I'm thinking ahead, I think I would like to get RNC by end of my first 2 years but a little hesitant because if getting the RNC does it mean you know it all? I'm sure by end of my first 2 years, there's still be things I don't know of and such... ?
  10. by   MKS8806
    I'm planning to get my RNC next year. That will be my second year as a nurse in OB. At my hospital, we have several RNC certified nurses, but we do not get any pay incentive for that.
    As for CLC, it is certainly not required where I work. We have two lactation consultants, that are. But they do not do bedside nursing, except with lactation.
    I have heard that in the future, there may be some incentive for hospitals with higher breastfeeding rates. Has anyone else heard this? I think this is absurd for the anyone, let alone the government, to tell someone how to feed their baby. If this comes about, it might be beneficial for hospitals to have more CLC certified nurses on staff.
  11. by   klone
    I've never heard about incentives for hospitals with higher breastfeeding rates. But I don't think it's absurd - breastfeeding is a public health issue, and it makes sense to encourage hospitals to encourage patients to breastfeed. It's not simply one choice out of several equal choices. I'm sure that if the government is involved, it's not to "tell someone how to feed their baby" but rather to provide education, and perhaps incentives, to choose to breastfeed.

    Then there is the "Baby Friendly Hospital" designation, and the primary thrust of that is increasing breastfeeding rates. I don't know that there is governmental money in that, but it's certainly a nice designation to have.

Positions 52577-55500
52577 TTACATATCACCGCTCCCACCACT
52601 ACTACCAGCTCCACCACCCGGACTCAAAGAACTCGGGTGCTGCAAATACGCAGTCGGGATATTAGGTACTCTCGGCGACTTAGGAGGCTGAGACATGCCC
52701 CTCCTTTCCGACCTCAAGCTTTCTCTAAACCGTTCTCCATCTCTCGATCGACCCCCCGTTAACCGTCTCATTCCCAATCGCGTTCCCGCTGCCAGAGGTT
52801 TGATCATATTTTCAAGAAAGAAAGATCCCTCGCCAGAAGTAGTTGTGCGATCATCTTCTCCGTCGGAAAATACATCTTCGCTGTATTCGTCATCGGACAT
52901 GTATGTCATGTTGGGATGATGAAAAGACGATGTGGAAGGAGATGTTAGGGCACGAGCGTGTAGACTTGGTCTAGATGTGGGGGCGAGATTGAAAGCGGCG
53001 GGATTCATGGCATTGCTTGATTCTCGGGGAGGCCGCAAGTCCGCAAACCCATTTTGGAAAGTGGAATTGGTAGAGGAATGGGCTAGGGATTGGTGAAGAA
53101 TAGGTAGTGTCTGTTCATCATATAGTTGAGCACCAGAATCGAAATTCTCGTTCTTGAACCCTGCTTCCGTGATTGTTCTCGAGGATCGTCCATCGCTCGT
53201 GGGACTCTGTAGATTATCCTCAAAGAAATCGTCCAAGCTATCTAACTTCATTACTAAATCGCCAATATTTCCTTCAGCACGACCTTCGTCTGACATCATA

Last edit by klone on Jul 27, '11
  12. by   sunbaby0811
    Thanks Lily! I have saved a little money and I think I might just sign up and take it! It's in my town in the winter, so I feel like I should take advantage of that and not need to do a hotel or major driving. Just have to figure out if I can spare a week off from my job (and what to tell them! UGH!)

    And MallorieRN, I have heard of the baby friendly hospital initiative (it's a UNICEF/WHO initiative) and that encourages breastfeeding. I don't know the entire scope of the program, but it's focused on training staff about BF, not handing out free formula, rooming in, etc. Not sure what kind of incentives it brings, though, if any?! (meaning financial/tax/whatever, not talking about health benefits). I'm also not sure how many hospitals are moving towards this? (I'm new to all of this!)
  13. by   klone
    I don't think there's any tangible incentive to the Baby Friendly Hospital designation other than making it more desirable to customers.
  14. by   MKS8806
    Don't get me wrong, I'm not opposed to breastfeeding. I help many moms breastfeed and teach them little tricks and tidbits to help get the baby started. We have a lactation consultation service that we encourage all breastfeeding parents to partake in, that allows the family to come back and get help or advice with breastfeeding.
    But I feel that if a mom wants to bottle feed her baby, she shouldn't be be given the impression that its wrong. Bottle feeding or breastfeed, at least the baby is eating!